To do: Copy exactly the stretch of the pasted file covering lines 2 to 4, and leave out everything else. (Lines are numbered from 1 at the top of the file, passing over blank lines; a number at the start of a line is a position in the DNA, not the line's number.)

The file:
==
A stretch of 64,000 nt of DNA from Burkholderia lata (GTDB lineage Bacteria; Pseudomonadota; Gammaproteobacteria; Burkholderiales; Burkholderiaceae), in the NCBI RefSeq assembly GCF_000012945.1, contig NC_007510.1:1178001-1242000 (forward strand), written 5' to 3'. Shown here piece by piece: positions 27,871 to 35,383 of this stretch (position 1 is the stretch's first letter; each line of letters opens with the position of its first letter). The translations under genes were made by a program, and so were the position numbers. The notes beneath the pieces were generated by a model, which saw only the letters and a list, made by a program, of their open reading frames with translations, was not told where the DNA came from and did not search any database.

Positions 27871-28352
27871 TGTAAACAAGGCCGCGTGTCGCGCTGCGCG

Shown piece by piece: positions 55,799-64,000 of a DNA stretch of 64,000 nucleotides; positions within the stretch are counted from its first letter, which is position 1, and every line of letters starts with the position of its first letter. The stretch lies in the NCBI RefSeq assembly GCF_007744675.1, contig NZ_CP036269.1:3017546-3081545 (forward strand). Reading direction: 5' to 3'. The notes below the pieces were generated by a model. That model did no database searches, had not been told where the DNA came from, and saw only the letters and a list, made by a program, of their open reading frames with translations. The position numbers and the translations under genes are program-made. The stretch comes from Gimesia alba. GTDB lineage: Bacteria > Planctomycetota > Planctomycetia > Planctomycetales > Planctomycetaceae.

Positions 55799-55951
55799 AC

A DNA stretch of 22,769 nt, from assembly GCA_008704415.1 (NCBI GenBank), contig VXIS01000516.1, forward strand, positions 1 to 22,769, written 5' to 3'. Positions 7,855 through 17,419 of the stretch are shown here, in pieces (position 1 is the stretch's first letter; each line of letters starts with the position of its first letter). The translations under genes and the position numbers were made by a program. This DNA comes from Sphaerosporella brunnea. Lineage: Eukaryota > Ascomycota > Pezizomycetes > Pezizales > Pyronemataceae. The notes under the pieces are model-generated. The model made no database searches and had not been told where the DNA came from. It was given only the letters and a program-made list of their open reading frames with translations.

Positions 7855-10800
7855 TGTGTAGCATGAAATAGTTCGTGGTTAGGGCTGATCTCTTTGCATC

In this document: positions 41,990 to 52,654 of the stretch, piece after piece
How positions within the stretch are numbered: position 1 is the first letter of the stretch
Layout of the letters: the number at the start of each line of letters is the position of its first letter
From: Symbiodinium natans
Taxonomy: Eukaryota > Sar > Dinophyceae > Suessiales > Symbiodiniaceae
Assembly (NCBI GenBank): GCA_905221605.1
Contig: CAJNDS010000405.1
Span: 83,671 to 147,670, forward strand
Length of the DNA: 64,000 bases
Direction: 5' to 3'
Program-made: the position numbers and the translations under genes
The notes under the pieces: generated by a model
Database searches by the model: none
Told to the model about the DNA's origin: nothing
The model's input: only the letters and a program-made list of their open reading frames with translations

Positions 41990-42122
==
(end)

Positions 27871-28352
27871 TGTAAACAAGGCCGCGTGTCGCGCTGCGCG

Shown piece by piece: positions 55,799-64,000 of a DNA stretch of 64,000 nucleotides; positions within the stretch are counted from its first letter, which is position 1, and every line of letters starts with the position of its first letter. The stretch lies in the NCBI RefSeq assembly GCF_007744675.1, contig NZ_CP036269.1:3017546-3081545 (forward strand). Reading direction: 5' to 3'. The notes below the pieces were generated by a model. That model did no database searches, had not been told where the DNA came from, and saw only the letters and a list, made by a program, of their open reading frames with translations. The position numbers and the translations under genes are program-made. The stretch comes from Gimesia alba. GTDB lineage: Bacteria > Planctomycetota > Planctomycetia > Planctomycetales > Planctomycetaceae.